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‘These Are Not Natural Deaths’: A Doctor Comes Home from Gaza

Calgary physician Fozia Alvi reflects on her recent medical aid mission. A Tyee interview.

Jeevan Sangha 28 May 2024The Tyee

Jeevan Sangha is the 2024 Hummingbird journalism fellow with The Tyee. She has written for CBC Music, Billboard Canada and Shado Magazine.

[Editor’s note: This piece contains graphic descriptions and photographs of injury and medical crisis.]

It’s been three months since Fozia Alvi got back from her medical aid mission in Gaza, but what she witnessed there continues to haunt her.

“Every space was overcrowded [and] we were rationing medical supplies,” Alvi told The Tyee in an interview. “A mile away, thousands of humanitarian aid trucks were and still are being obstructed from entering Gaza.”

The Pakistan-born, Calgary-based physician has been vocal about what she and many international scholars have referred to as a genocide in Gaza.

Last December, she published an op-ed in The Tyee about the health crisis in Gaza. “I must make it clear that I am not pro-Hamas,” she wrote. “As a medical professional, I value all human life. And I mourn all the lives lost in Israel.”

Earlier this year, Alvi spent 10 days in February stationed at medical health points across southern Gaza, including the Gaza European Hospital in Khan Younis and the Tel al-Sultan health centre in Rafah.

She went to Gaza with Humanity Auxilium, the charity she founded in 2017 that is devoted to providing humanitarian aid to people in conflict regions and areas affected by natural disasters around the world. Since its inception, the organization has supported Rohingya refugees in Bangladesh, Pakistan flood survivors and more.

Alvi’s trip marked her first time providing medical care in an active war zone. Like other physicians, groups of medical professionals like Médecins Sans Frontières and world leaders like the humanitarian co-ordinator for the United Nations, Alvi is calling for an immediate ceasefire.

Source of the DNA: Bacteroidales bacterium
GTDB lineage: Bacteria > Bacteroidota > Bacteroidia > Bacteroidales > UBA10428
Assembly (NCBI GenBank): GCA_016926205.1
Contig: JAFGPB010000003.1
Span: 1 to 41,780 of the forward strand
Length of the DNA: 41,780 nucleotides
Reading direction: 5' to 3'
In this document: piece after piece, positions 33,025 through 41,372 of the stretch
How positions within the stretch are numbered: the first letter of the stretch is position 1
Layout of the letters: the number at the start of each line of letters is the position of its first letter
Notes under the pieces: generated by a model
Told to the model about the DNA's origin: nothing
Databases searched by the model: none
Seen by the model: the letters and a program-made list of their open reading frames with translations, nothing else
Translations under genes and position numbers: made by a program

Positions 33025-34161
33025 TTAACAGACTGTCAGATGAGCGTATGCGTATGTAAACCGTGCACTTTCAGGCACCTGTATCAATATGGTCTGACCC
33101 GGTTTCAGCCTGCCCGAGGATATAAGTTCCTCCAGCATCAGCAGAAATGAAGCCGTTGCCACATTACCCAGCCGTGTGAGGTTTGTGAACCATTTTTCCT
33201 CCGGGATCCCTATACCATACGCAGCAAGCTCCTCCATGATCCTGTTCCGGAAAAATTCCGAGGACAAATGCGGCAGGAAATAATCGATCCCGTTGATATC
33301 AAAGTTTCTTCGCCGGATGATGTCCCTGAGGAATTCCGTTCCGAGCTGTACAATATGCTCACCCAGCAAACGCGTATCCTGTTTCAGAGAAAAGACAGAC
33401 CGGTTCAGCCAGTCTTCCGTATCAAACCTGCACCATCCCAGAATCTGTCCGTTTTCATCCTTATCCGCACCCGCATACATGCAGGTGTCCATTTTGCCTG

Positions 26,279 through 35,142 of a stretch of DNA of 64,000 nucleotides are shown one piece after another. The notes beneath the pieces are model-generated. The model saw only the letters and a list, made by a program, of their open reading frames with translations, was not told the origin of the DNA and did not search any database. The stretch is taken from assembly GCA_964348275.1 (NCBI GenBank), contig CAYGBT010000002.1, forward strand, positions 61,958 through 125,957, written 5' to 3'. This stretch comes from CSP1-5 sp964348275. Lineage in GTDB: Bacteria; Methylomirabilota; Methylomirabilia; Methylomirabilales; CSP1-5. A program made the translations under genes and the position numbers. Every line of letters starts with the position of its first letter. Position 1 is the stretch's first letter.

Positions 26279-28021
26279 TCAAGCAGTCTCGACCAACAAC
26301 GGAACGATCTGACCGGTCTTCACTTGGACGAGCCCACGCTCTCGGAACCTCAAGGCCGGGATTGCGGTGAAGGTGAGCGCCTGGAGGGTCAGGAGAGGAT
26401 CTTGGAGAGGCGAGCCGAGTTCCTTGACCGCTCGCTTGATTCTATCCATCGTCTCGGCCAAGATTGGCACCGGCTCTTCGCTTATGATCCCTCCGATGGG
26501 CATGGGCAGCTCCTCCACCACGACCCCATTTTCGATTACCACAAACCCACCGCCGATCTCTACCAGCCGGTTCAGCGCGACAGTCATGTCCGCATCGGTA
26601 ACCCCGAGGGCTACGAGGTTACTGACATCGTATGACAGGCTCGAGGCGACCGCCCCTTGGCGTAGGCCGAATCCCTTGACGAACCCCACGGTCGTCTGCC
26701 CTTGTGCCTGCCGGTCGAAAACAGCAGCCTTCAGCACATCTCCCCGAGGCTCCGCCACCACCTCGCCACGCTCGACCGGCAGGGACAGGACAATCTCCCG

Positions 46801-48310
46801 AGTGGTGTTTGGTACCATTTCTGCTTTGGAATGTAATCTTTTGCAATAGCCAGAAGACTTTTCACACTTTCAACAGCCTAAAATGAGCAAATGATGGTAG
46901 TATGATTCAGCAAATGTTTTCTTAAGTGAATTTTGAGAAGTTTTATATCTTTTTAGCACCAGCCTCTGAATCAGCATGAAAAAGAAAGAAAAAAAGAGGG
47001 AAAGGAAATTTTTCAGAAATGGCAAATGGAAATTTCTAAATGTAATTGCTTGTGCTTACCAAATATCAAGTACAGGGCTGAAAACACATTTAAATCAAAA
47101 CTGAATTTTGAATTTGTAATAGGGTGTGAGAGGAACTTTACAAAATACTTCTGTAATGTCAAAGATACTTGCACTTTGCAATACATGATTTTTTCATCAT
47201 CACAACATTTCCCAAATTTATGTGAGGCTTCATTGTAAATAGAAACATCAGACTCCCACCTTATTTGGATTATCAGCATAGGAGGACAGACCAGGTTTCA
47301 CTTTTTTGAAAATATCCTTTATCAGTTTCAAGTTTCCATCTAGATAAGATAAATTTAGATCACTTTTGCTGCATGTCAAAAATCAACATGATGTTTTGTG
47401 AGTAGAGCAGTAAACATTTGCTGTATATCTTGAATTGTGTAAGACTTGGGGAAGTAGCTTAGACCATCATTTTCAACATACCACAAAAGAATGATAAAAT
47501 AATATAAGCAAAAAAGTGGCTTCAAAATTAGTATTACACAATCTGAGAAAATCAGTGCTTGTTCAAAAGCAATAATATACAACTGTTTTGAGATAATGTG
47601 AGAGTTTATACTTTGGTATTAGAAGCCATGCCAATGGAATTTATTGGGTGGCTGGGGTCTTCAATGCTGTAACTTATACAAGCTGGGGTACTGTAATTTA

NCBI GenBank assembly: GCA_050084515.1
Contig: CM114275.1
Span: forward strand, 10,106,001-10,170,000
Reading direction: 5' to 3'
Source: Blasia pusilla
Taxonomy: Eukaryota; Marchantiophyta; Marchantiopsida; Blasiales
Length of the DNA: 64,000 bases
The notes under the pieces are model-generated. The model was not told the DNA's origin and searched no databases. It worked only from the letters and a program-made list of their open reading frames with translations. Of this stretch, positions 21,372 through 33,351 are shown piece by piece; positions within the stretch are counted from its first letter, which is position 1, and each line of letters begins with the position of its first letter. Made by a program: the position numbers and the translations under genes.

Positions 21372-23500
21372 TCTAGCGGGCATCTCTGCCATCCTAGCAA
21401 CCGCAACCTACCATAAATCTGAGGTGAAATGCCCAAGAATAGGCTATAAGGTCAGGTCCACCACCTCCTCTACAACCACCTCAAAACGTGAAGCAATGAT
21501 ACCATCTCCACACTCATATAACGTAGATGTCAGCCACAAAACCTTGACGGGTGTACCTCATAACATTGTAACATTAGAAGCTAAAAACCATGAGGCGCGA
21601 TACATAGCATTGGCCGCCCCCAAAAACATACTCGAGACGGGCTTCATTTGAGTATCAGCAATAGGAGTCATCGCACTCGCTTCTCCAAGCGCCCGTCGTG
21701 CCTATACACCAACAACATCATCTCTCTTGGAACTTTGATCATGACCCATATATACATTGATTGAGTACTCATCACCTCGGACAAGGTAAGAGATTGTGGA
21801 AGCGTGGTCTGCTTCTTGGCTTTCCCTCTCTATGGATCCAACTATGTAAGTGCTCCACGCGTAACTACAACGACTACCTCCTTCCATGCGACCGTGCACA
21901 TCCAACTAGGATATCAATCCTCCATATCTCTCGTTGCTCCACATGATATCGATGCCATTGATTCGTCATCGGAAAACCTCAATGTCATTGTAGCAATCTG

According to the World Health Organization, of the original 36 hospitals across Gaza, only 15 are partially functional and 21 are out of service. Additionally, just 29 per cent of United Nations Relief and Works Agency for Palestine Refugees health centres are operational, with more than half of the primary health clinics across the region not functional.

Originally, Alvi’s team was assigned to provide aid at Nasser Hospital — at the time one of the largest operating hospitals in the region. But just after they arrived in Cairo, they were reassigned across southern Gaza after the Israel Defense Forces raided the hospital.

Last month, Gaza civil defence crews uncovered mass graves of over 300 people at the hospital, including patients and medical staff.

“It could have been us,” said Alvi. “It makes me very angry. The destruction of the health-care infrastructure, the killing of health-care workers, is unprecedented.”

The Nasser Hospital incident is one of multiple documented and ongoing hospital raids in Gaza carried out by the Israeli government. Last Tuesday, medical staff and patients fled Kamal Adwan Hospital in northern Gaza following Israeli airstrikes that hit their emergency department.

As of May 22, 2024, the United Nations Office for the Coordination of Humanitarian Affairs is reporting 35,709 Palestinian fatalities since Oct. 7, 2023, when the militant group Hamas killed an estimated 1,200 people in Israel. The chief prosecutor of the International Criminal Court, Karim Khan, recently announced that he has applied for arrest warrants for top leaders of Israel and Hamas whom a panel of international legal experts suspect of committing crimes against humanity. Among them, the ICC’s official report argues there are reasonable grounds against Israeli Prime Minister Benjamin Netanyahu and Defence Minister Yoav Gallant for the crime of intentionally starving civilians of food, water and medicine as a method of war.

On May 24, the International Court of Justice called on Israel to end its operation in Rafah. But Al Jazeera journalists Justin Salhani and Mat Nashed note that “enforcement relies on members of the court to uphold their obligations under international law and on the UN Security Council.”

Resources in the hospitals and health centres where Alvi was working were limited, she told The Tyee, making it difficult for patients to receive any form of pain management.